Rectal Bleed

Bleeding from the rectum is a common problem.  Usually the complaint is “red blood” on the toilet paper or in the bowel.  Clots may be seen at times as well.  If it is a small or moderate amount, it may be due to hemorrhoids, but there are many other causes of bleeding that need to be considered, depending on the patients age (but not their sex).  In young patients under age 30 the next most common causes of bleeding is from proctitis, ulcerative colitis, crohns disease or juvenile polyps.  After age 30, one must also consider adenomatous polyps and colon cancer.  After age 50, all of the above are considerations, but diverticular bleeds and angiodysplasias are additional possible causes.

If blood is found to be mixed into the stool this is suggestive of bleeding from a polyp or growth in the colon.

The best examination for any source of red blood or clots from the rectum is Colonoscopy (see COLONOSCOPY in the patient information section).  Most bleeding is not in large volume (although when it is blood in the toilet bowl always looks like a lot) and can be evaluated as an outpatient.  If you are having 4-5 large volume bloody stools in a day, you will likely need to be hospitalized and observed to see if blood transfusion is necessary.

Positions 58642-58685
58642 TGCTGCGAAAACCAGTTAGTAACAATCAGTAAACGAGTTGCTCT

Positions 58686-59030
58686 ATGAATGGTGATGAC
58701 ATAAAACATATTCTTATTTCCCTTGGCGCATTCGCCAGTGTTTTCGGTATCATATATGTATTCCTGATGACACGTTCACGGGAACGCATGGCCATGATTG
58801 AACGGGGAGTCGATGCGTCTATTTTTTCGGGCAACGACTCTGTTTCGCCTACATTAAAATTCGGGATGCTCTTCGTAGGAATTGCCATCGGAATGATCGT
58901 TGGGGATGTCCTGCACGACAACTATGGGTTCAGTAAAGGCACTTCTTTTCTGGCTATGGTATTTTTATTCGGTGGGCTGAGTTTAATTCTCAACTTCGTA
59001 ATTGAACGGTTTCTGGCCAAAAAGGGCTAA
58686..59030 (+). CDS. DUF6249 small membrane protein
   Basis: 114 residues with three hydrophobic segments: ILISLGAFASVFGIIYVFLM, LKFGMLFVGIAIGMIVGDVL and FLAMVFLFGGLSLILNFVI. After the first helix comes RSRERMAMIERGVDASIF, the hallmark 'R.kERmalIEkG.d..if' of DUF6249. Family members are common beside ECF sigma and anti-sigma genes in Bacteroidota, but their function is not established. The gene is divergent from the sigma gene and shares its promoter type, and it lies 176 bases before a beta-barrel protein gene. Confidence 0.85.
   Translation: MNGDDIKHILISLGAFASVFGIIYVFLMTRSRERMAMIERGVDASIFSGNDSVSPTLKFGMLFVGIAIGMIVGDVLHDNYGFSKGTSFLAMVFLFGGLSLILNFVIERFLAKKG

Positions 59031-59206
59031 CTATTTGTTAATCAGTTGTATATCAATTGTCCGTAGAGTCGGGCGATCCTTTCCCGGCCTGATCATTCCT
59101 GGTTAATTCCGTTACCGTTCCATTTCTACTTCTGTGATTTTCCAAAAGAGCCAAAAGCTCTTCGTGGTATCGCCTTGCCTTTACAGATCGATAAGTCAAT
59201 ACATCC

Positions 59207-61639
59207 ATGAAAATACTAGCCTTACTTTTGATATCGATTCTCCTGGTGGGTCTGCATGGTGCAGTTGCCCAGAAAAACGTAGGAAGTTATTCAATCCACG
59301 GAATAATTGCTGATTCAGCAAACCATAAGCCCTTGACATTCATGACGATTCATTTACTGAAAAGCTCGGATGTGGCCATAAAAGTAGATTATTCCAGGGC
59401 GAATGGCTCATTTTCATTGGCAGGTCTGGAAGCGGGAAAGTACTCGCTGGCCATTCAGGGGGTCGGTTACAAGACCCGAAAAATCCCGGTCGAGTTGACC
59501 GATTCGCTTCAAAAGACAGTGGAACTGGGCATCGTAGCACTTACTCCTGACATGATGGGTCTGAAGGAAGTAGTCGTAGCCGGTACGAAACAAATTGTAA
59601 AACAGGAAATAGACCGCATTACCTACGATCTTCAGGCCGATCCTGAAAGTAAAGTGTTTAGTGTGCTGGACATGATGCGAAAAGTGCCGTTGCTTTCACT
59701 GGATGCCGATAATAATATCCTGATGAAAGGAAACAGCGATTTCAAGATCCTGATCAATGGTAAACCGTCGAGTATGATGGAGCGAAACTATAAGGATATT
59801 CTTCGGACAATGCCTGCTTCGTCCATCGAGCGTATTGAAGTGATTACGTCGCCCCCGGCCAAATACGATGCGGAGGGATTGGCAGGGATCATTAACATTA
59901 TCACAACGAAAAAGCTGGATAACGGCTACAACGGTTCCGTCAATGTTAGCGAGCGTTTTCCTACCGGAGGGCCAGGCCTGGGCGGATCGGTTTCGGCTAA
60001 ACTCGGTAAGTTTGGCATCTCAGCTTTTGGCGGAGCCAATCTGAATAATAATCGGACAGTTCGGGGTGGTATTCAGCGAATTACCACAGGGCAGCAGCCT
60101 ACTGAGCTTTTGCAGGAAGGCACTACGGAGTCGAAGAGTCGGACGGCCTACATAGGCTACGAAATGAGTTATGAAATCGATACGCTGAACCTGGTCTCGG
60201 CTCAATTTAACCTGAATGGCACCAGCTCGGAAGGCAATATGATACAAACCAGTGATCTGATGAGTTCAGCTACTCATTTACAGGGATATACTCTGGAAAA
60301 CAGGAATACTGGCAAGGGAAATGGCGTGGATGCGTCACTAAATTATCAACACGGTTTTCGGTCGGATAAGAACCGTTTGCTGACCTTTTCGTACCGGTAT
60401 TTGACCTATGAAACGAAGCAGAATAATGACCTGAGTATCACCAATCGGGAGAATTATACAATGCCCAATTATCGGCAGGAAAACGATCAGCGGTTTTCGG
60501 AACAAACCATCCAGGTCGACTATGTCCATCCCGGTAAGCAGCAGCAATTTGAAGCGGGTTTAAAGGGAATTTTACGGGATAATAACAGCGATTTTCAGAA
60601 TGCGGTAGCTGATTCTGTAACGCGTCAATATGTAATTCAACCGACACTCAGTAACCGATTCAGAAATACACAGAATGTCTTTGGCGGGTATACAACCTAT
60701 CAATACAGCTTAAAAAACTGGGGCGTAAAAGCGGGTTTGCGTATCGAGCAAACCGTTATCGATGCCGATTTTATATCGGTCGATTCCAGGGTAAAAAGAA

Be aware that if you are over age 40 and have rectal bleeding more than once, you should undergo Colonoscopy to rule out cancer and polyps.

As it turns out, hemorrhoids are the source of bleeding much of the time, but nobody ever died of hemorrhoids.  The same can’t be said for colon cancer. (See Colon Cancer Screening).

Red blood per rectum associated with a painful bowel movement is likely due to an anal fissure or internal hemorrhoids.

Dark red rectal bleeding may be due to a cause on the right side of the colon, or in the small bowel.  Colonoscopy and possibly small bowel x-rays will be necessary to fully evaluate such complaints.  Finally, if bleeding occurs more than a few times, do not ignore it, since it may be the first sign of a serious problem.